Writer Joanna Lee tries to have it both ways in her story for Jane’s Driving Lesson. On one hand, she’s tearing apart the chauvinism of the immediate post-war era that men are better drivers than women. But to get there, she gets her laughs by showing what a menace on the roads a woman is (two of them, if you want to consider an incidental character holding up George Jetson in traffic). “Har, har, look at the lousy woman driver” is the punch-line over and over. True, Lee ends the cartoon with a woman driving a bus that George is forced to take, but the woman isn’t exactly an example of femininity.
What’s bothersome about this cartoon is how Jane Jetson’s character is bent for the sake of a plot. Jane has always struck me as the most level-headed of the adults on The Jetsons (tired comedy clichés of shopping and jealousy notwithstanding). But in this cartoon she’s completely oblivious to the fact she’s doing anything wrong by bashing into cars and signs. However it suits the story as we’re all supposed to laugh at the stereotype of the inept woman behind the wheel.
Jane’s incompetency proves to be a boon, as it helps capture that hold-up man of the future, Knuckles Nuclear (who is out of prison since his last appearance in The Space Car episode). Yes, that means there are cops in this cartoon. The story even re-uses the gag of a traffic cop turning on a TV set, where a live judge passes sentence on George, who rants about women drivers but is a careless one himself. I haven’t stopped to count them, but there seem to have been an awful lot of Jetsons cartoons featuring police of some kind.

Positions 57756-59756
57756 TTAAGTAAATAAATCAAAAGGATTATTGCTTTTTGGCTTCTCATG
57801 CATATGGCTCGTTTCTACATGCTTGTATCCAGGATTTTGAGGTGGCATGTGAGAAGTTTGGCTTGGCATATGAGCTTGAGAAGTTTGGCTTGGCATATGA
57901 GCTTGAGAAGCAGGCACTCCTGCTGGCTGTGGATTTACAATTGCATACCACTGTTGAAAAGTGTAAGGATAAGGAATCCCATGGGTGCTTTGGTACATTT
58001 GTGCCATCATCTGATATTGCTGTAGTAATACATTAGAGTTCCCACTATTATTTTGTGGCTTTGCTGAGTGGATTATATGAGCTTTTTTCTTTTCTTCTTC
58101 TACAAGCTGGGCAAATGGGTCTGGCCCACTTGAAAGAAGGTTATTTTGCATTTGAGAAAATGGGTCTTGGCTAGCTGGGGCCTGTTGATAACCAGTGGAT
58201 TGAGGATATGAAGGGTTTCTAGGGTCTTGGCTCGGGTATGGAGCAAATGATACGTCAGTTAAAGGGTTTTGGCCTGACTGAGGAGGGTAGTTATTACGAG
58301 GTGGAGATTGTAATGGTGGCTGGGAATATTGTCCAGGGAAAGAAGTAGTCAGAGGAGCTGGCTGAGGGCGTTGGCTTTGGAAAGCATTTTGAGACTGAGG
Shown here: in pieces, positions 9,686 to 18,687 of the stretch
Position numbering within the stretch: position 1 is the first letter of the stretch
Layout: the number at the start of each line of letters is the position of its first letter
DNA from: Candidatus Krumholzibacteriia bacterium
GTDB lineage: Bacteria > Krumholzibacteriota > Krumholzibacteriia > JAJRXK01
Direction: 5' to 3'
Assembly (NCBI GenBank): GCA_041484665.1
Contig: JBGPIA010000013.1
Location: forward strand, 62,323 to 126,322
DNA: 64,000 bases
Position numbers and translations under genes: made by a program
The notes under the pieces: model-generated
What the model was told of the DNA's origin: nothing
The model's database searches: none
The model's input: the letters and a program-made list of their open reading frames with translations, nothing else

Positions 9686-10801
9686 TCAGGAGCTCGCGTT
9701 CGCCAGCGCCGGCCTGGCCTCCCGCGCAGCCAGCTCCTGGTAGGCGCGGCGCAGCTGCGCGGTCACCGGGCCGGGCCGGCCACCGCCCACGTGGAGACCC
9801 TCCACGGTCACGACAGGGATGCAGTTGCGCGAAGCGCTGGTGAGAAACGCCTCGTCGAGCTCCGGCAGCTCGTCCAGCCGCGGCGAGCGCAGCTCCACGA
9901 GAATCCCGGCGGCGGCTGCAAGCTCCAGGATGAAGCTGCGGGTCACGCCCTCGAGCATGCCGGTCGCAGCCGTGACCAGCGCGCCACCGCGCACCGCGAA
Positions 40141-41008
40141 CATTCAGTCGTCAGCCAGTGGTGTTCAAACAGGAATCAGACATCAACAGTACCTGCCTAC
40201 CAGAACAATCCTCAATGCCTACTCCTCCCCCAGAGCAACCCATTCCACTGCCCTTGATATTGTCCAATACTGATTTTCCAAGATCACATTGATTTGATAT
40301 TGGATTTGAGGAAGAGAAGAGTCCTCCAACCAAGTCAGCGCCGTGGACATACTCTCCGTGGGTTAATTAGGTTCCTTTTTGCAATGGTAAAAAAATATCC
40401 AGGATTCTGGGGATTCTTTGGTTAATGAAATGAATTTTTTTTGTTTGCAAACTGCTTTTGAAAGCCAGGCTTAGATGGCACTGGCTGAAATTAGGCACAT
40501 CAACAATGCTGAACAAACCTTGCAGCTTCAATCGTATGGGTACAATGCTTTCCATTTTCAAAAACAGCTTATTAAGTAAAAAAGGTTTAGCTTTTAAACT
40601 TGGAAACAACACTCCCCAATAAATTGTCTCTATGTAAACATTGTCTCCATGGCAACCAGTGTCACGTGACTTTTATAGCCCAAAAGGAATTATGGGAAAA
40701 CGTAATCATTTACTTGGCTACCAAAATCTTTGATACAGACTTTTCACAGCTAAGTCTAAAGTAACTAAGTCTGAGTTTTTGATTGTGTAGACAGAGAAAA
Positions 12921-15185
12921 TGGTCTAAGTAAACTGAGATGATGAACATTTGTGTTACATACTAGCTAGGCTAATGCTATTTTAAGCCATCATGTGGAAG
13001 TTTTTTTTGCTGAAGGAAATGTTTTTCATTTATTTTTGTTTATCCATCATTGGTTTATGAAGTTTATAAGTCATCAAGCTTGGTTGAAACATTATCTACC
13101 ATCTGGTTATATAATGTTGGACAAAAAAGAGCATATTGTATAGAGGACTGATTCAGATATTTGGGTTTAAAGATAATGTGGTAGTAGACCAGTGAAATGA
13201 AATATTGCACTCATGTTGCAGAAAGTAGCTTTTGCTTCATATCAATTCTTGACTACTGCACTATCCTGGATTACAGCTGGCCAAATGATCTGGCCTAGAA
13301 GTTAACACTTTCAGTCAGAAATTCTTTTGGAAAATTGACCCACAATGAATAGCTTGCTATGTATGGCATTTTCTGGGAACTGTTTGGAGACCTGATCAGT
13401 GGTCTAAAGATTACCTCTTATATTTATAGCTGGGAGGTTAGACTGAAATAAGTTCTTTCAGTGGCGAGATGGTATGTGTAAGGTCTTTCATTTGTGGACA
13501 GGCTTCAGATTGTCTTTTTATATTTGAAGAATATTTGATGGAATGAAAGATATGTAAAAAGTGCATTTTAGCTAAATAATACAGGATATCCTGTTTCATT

Lee takes a little while to get to the plot. The first few minutes are taken up with a sequence in a barber shop. There was a Jetsons episode where Jane tried out a number of hairstyles concocted by a dome over her head. In this cartoon, it’s George’s turn.
Let’s turn our attentions to some of the background art. Sorry, I don’t know who the artist is.
Some inventions of the future:
George anticipates googling for answers to crossword puzzles by using his computer. No one in the ‘60s realised tape machines would become obsolete.
Computer selector for various barbering functions. Considering how it worked, would a real barber have done any better?
A fire hose that zones in on a fire. Almost.
The Menulator. Very handy.
The good old Visiphone.
Generic drugs. Did Big Pharma die in the future?
This is yet another Hanna-Barbera cartoon with Disappearing Watch Syndrome. A character wears a watch for the part of the scene where it’s needed, and it disappears forever. You saw it on The Flintstones; it happened in the old Warner Bros. cartoons, too.
Ken Muse animates a good portion of the cartoon. I won’t attempt any guesses beyond that.
Howie Morris supplies a few voices in this one, including the nervous Mr. Tweeter and the non-barber. Janet Waldo gets a chance to try out a couple of voices. She’s the ditzy driver, with a voice in the style of Barbara Jo Allen’s Vera Vague (whether the two worked together in radio, I don’t know). She’s also the butch bus driver.